This means that regardless of what happens, there can be no malpractice from either the player or the casino game itself.
Room for innovation
As we briefly mentioned in the previous section, the online gambling industry is fraught with red tape. However, what we haven’t discussed yet is that these regulatory burdens even extend to software developers. To give you a bit of background, software developers that provide casinos with games must be in possession of a gaming license. This will need to be issued by the gaming body that governs the jurisdiction (or region) in question. For example, while the Gambling Commission is responsible for governing the UK market, the likes of the Malta Gaming Authority and Gibraltar Gambling Commission regulate the wider European markets.
The key point here is that the software side of the industry is dominated by a select number of established developers with vast resources behind them. This ultimately means that small, independent developers simply do not get a look in.
On the contrary, due to the immutable characteristics of the smart contract protocol, there is no requirement to have a third-party watchdog overseeing the industry. Once again, games are supported 100% by a transparent smart contract that cannot in any way shape or form be amended once executed. This in itself acts as an industry watchdog, without needing manual intervention.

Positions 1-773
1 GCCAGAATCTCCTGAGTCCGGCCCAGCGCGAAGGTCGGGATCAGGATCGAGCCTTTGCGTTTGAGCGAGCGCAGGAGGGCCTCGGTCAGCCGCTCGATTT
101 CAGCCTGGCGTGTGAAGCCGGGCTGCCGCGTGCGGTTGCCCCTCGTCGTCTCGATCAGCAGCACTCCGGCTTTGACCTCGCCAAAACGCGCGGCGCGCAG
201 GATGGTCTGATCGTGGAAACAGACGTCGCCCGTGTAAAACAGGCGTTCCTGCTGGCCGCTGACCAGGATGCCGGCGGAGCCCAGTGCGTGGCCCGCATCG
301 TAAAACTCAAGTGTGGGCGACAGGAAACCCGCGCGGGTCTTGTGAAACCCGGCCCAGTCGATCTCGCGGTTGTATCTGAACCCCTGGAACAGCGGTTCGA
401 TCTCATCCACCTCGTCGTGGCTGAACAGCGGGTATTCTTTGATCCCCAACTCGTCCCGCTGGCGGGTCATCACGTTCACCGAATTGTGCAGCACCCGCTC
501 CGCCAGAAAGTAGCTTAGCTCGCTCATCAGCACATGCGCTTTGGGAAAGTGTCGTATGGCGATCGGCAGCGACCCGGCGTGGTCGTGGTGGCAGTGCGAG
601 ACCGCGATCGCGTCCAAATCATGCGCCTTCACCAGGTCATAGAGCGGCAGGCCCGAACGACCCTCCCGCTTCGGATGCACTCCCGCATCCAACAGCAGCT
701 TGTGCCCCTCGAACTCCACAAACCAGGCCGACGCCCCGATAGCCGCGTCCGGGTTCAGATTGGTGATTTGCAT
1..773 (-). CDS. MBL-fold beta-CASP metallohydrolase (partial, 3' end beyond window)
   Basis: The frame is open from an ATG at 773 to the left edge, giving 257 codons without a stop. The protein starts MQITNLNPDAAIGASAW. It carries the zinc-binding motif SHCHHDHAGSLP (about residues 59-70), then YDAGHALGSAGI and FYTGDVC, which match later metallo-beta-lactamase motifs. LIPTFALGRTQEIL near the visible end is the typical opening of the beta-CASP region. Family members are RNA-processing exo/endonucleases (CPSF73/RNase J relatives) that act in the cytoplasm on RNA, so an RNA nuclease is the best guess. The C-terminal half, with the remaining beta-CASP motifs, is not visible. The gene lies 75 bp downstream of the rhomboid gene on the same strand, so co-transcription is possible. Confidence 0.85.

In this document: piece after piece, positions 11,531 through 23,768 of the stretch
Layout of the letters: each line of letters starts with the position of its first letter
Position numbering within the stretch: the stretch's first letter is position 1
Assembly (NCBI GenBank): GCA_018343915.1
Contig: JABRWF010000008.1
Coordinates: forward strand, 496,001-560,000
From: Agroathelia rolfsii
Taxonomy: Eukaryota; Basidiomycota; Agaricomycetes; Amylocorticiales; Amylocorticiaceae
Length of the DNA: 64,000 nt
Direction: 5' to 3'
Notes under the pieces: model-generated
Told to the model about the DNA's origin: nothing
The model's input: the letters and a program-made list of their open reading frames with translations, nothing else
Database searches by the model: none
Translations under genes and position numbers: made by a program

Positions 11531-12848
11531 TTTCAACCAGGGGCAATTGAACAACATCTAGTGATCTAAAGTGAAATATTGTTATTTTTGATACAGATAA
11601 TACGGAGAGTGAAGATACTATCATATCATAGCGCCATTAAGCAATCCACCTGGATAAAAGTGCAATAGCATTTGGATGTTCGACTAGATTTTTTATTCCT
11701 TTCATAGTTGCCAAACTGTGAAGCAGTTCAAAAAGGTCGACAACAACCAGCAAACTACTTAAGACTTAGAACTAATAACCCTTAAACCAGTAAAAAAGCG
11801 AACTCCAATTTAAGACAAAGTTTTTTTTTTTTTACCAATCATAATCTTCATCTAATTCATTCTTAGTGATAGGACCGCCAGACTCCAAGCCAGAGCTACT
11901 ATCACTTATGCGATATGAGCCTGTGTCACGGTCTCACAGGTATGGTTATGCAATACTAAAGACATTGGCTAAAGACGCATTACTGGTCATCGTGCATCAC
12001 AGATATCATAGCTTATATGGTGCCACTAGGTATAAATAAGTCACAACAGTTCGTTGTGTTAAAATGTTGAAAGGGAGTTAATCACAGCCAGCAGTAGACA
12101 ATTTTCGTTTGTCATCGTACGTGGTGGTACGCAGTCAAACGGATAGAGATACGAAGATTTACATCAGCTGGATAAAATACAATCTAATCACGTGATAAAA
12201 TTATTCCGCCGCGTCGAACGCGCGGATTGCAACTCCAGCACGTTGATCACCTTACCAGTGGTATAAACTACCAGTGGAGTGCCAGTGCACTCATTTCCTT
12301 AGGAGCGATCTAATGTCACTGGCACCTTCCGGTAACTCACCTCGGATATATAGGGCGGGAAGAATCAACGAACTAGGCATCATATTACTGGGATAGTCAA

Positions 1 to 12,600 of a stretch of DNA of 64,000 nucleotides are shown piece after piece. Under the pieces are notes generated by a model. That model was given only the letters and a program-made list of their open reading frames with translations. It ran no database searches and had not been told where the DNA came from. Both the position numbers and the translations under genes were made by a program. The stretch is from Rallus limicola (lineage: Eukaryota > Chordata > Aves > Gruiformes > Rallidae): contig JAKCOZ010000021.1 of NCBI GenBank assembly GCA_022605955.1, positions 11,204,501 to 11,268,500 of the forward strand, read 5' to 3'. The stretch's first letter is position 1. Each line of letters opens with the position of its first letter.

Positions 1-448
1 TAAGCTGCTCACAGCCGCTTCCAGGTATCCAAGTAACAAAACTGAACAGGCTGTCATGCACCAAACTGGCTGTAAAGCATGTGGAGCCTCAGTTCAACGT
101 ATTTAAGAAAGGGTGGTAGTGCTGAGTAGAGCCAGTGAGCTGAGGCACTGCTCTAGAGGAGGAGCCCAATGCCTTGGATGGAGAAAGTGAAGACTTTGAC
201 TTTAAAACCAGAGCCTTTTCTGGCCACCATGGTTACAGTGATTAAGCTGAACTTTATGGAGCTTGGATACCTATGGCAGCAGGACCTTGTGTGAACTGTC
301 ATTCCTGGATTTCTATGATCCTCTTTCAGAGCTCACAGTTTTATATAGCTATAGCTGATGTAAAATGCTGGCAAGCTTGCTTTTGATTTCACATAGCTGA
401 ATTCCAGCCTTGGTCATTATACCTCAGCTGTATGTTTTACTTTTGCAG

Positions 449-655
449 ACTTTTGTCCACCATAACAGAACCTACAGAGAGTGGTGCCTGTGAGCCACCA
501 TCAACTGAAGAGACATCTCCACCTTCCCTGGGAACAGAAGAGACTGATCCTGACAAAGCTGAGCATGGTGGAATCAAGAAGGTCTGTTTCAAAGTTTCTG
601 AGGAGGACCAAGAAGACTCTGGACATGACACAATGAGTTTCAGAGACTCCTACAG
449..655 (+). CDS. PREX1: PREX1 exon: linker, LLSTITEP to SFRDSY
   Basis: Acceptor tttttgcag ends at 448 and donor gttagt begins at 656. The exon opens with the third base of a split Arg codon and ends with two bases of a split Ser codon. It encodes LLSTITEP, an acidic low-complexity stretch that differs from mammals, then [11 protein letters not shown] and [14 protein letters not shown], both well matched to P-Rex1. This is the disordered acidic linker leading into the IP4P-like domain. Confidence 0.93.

As such, niche developers do not need to go through the hugely expensive and cumbersome process of obtaining a regulatory license. Instead, they can design and launch casino games as and when they see fit. Sure, there is no quality control mechanism in place per-say, but players will have the final say on what games they play. Wise developers will not only ensure that the game itself comes with innovative graphics, sound effects, and anything else that the modern-day player craves, but also that the underlying smart contract is water-tight.
Decentralized gambling: The verdict?
On the one hand, it is true that the online gambling industry has come a long way over the past two decades. Not only have we made the transition from land-based to desktop, but we’ve also gone mobile. Moreover, with the ever-growing rise of crypto-centric casinos, players are slowly but surely regaining control.
However, we would argue that the online gambling industry still has a long way to go before it creates a more level playing field. Crucially, the phenomenon of decentralized gambling has the potential to solve a lot of problems that still exist in the online space.
Whether that’s through reduced house-edges, the chance to become the banker, or by embracing niche developers – all of this can be achieved without the need of a third-party operator.
Ultimately, we would argue that it is simply a case of when, as opposed to if decentralized gambling takes off.